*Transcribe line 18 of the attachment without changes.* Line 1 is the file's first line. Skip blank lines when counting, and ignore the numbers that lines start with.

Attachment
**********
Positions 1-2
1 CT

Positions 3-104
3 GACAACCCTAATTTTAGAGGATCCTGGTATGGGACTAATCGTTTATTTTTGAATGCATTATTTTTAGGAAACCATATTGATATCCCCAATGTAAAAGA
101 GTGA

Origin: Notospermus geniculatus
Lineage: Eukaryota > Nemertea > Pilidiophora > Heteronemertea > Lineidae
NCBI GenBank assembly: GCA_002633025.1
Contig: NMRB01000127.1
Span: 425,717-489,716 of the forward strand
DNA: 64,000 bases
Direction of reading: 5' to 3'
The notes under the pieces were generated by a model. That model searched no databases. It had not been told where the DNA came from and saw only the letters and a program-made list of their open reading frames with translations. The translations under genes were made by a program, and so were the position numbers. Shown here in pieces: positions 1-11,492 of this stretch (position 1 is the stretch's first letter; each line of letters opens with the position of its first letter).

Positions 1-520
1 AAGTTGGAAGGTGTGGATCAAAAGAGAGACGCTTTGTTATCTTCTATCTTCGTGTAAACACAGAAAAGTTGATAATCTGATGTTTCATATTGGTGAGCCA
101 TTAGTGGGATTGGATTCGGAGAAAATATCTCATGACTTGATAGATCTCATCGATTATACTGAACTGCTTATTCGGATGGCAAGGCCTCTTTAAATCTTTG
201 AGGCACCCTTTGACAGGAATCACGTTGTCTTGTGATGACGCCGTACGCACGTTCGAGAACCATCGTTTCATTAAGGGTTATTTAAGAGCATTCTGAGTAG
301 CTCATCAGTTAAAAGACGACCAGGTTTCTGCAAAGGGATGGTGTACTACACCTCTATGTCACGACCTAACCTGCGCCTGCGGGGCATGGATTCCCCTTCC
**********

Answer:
301 CTCATCAGTTAAAAGACGACCAGGTTTCTGCAAAGGGATGGTGTACTACACCTCTATGTCACGACCTAACCTGCGCCTGCGGGGCATGGATTCCCCTTCC